During 2013 - my first year being self-employed - I was clear on my purpose.
When I initially quit my job, my intention was to earn a living being a brand identity designer.
Design and branding are all I have ever known. From my pre-school years, to the work experience I had for a branding firm in Manchester when I was 15 (they even offered me a job, and asked me to contact them when I was a grown-up), to working as a promotional merchandise consultant (where I would advise clients on how to get the most out of their visual identity).
My purpose was to help solopreneurs communicate themselves visually, in a way that was truly authentic, charismatic...yet simple.
By the end of 2013, however...I was exhausted, depressed, and felt that my purpose had been shattered. I had no idea what I was even trying to achieve.
My first year in business was, by most people's standards, a roaring success. I was part of some truly wonderful collaborations, had a client base that many designers would give anything for, and on the surface it all seemed so...perfect.
But it wasn't perfect. I felt scattered. Confused. Disconnected from my business...as if it wasn't even mine, somehow. And...although I was delivering great work, I knew that many of my clients weren't ready for the brand identity development process. I was giving them what they wanted, not what I believed they truly needed - clarity, and self-acceptance.
As someone who prides themselves on acting with integrity, I found it challenging to work on these particular projects. On the one hand - my clients were delighted. But on the other hand - I knew that some of my clients were aching with self-doubt, and using a logo and colour palette to skim over the fact that they didn't feel 'enough'.
This really bothered me.
It bothered me so much, that one year into the business, I knew I had to take a break from designing to figure out some way of helping my clients set the foundations for their brand - on a deep, soulful level - before the word 'logo' was even mentioned.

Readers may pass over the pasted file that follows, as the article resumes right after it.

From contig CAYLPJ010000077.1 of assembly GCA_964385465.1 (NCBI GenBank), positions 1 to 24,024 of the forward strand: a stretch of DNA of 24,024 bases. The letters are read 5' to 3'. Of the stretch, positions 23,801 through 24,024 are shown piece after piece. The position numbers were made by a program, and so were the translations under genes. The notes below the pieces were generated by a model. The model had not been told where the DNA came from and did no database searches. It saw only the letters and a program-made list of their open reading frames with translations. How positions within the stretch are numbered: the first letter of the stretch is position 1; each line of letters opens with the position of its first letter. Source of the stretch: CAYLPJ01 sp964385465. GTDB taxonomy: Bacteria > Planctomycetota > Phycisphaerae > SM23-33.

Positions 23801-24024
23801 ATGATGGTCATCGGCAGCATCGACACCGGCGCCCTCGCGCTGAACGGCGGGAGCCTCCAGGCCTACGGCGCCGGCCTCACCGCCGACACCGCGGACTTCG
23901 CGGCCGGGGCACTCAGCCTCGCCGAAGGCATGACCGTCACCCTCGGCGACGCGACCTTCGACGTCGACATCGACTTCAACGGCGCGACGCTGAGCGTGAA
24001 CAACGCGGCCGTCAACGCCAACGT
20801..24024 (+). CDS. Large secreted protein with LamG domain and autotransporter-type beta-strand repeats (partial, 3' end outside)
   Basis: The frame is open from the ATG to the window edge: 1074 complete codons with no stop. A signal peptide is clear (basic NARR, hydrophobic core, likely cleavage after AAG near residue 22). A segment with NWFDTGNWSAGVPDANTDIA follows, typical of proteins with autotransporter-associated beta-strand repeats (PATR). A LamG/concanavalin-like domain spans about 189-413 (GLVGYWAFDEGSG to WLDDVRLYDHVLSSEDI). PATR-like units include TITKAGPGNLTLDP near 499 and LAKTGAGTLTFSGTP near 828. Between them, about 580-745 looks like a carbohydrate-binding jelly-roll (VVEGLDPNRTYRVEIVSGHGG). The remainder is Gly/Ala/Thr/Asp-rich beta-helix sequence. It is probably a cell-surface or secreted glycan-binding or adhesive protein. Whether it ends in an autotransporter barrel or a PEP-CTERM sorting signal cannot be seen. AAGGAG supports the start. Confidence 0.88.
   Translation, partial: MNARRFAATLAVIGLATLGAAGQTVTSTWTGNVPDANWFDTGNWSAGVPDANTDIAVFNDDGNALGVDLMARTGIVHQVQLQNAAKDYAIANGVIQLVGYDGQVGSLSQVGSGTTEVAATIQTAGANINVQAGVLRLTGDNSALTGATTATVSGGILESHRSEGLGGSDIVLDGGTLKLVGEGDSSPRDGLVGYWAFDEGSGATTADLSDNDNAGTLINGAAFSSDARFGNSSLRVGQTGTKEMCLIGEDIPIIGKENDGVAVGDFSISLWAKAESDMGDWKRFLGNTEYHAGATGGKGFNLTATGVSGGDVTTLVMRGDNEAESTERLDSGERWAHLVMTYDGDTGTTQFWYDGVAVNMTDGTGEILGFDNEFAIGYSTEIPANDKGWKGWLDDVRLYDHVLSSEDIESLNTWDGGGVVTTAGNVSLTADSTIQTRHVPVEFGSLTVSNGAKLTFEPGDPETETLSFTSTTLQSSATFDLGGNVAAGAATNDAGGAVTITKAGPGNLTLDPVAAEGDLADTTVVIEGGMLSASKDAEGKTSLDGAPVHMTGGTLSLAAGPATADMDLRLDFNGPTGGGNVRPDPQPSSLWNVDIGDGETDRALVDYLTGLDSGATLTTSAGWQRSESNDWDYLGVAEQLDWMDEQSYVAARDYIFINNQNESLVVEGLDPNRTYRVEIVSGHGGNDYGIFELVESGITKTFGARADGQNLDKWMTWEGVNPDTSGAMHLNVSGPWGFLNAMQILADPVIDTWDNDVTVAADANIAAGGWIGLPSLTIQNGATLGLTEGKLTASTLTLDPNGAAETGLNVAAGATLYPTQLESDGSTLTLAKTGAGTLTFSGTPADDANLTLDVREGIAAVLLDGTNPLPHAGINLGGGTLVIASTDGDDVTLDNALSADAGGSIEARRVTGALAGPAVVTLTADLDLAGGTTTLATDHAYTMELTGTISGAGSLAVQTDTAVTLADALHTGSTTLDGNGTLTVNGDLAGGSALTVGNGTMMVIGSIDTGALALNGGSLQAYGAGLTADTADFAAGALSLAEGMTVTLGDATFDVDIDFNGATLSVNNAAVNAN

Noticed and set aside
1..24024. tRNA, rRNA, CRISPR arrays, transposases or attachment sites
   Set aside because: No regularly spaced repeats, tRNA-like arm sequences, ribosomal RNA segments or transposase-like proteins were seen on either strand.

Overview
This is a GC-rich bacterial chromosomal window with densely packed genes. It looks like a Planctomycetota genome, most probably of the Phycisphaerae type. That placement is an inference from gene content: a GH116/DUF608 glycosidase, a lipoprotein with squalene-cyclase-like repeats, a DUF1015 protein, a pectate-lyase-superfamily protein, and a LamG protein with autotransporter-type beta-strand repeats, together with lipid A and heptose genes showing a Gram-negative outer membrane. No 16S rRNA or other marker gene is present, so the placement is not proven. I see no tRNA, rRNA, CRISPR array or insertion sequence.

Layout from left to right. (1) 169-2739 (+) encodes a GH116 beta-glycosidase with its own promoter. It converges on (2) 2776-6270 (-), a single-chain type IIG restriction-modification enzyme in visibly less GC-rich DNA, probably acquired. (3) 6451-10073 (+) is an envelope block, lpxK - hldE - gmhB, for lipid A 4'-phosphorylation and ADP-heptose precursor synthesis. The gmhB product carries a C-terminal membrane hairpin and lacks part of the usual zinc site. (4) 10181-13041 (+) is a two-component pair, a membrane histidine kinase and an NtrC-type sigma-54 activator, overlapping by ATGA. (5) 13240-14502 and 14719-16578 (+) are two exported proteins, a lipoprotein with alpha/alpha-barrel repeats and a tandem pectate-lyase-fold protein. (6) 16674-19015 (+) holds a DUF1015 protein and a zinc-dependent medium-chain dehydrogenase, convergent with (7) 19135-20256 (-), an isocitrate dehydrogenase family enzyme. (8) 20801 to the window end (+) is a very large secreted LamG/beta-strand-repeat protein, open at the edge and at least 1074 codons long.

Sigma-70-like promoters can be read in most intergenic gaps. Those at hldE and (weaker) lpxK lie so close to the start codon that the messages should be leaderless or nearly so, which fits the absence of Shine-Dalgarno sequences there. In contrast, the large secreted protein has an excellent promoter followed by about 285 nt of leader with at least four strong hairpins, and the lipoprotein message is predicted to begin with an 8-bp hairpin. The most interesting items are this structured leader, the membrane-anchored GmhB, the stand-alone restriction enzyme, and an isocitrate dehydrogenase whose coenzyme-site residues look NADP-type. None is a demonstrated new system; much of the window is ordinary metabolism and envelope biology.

At the time, I felt confused. I had been so clear that my 'strength' was design. Not just a strength, but a skill I have spent hundreds and hundreds of hours of my life dedicated to mastering.
So why was I being pulled in a new direction...where I had little experience, and absolutely no clarity on where I was headed?
As you can probably guess, I decided to follow the thread. Despite the fear and complete terror of the prospect of not being able to make ends meet, this was something I just couldn't get out of my head.
I launched 'The Brand Alchemist' (later to become Cerries Mooney) at the beginning of 2013 with no plan, no savings, and no clue how I was going to earn a living if I wasn't designing.
But it was something I knew I had to do.
From that point - until very recently - I have only worked on a very few design projects (mostly with clients I've been working with since 2012). I have made my income from creating online courses, like this one, and brand mentorship.
During that time, I have received hundreds of requests about whether or not I'm accepting new design clients.
Fear - and the little voice that says 'stick with what you know' - has thrown all it has at me to try to get me to waiver from the work I knew I had to do.
Time after time, I turned down business because I knew my heart was somewhere else. I knew that there was something else - my 'right now' purpose wasn't designing brand identities, and I had enough faith to trust in my instinct.
Now - three years later - I'm back to where I started. Designing brand identities and websites for soulful solopreneurs.
And I'm LOVING it.
Not only has my archetypal work earned me a living during the last three years, it has taught me how to be a better designer.
It has provided me with an archetypal system for preparing my clients for the process - making it smooth, fun and almost effortless.
The Archetypal Blend Board my clients complete before starting the design process means I can complete projects within two weeks - with next to no revisions.
It means I am more efficient, more fulfilled by my work, and my clients are utterly delighted not only with the end result - but with the whole experience of working with me.
(A couple of years back, I wouldn't have had the confidence to say that).
If you're feeling the pull to explore something - a new angle, a different technique, or an entirely different thing altogether - don't question it. It's ok to make a decision that seems like it's 'off purpose'. If you feel it, it means something. The meaning may not be clear, but it is ALL leading you somewhere. Even the irrational bits that seem to be leading you away from where you thought you were going.
For now, I'm thoroughly enjoying myself.
I'm at peace with the fact that I will probably only focus on design for a while, and then feel called to create a new program (I have an AMAZING one in the wings, that's currently brewing in my mind).
I may have come full circle, but the truth is this: